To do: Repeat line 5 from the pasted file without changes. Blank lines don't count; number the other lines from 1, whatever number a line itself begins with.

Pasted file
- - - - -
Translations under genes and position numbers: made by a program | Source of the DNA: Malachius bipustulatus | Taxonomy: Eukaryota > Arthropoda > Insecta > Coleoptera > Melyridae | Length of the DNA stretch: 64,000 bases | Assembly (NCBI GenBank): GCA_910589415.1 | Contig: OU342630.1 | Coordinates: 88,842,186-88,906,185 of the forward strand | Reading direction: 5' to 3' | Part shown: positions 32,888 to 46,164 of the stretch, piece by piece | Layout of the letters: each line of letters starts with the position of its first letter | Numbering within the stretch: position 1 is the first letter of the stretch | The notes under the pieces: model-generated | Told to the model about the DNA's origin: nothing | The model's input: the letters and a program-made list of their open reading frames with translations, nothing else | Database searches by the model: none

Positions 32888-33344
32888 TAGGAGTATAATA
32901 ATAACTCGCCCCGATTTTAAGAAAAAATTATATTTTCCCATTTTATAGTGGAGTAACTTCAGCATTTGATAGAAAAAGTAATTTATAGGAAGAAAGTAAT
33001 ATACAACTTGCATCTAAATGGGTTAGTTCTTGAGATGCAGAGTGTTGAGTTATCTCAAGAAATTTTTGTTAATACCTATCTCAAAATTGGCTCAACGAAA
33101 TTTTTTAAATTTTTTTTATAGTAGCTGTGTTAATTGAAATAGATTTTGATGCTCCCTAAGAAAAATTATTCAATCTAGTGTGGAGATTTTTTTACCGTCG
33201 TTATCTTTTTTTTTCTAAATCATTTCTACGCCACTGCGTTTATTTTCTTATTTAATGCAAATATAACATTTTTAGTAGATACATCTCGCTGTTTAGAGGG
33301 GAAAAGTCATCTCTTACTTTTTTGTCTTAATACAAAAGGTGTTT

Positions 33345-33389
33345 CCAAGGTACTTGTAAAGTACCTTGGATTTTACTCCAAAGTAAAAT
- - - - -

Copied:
33001 ATACAACTTGCATCTAAATGGGTTAGTTCTTGAGATGCAGAGTGTTGAGTTATCTCAAGAAATTTTTGTTAATACCTATCTCAAAATTGGCTCAACGAAA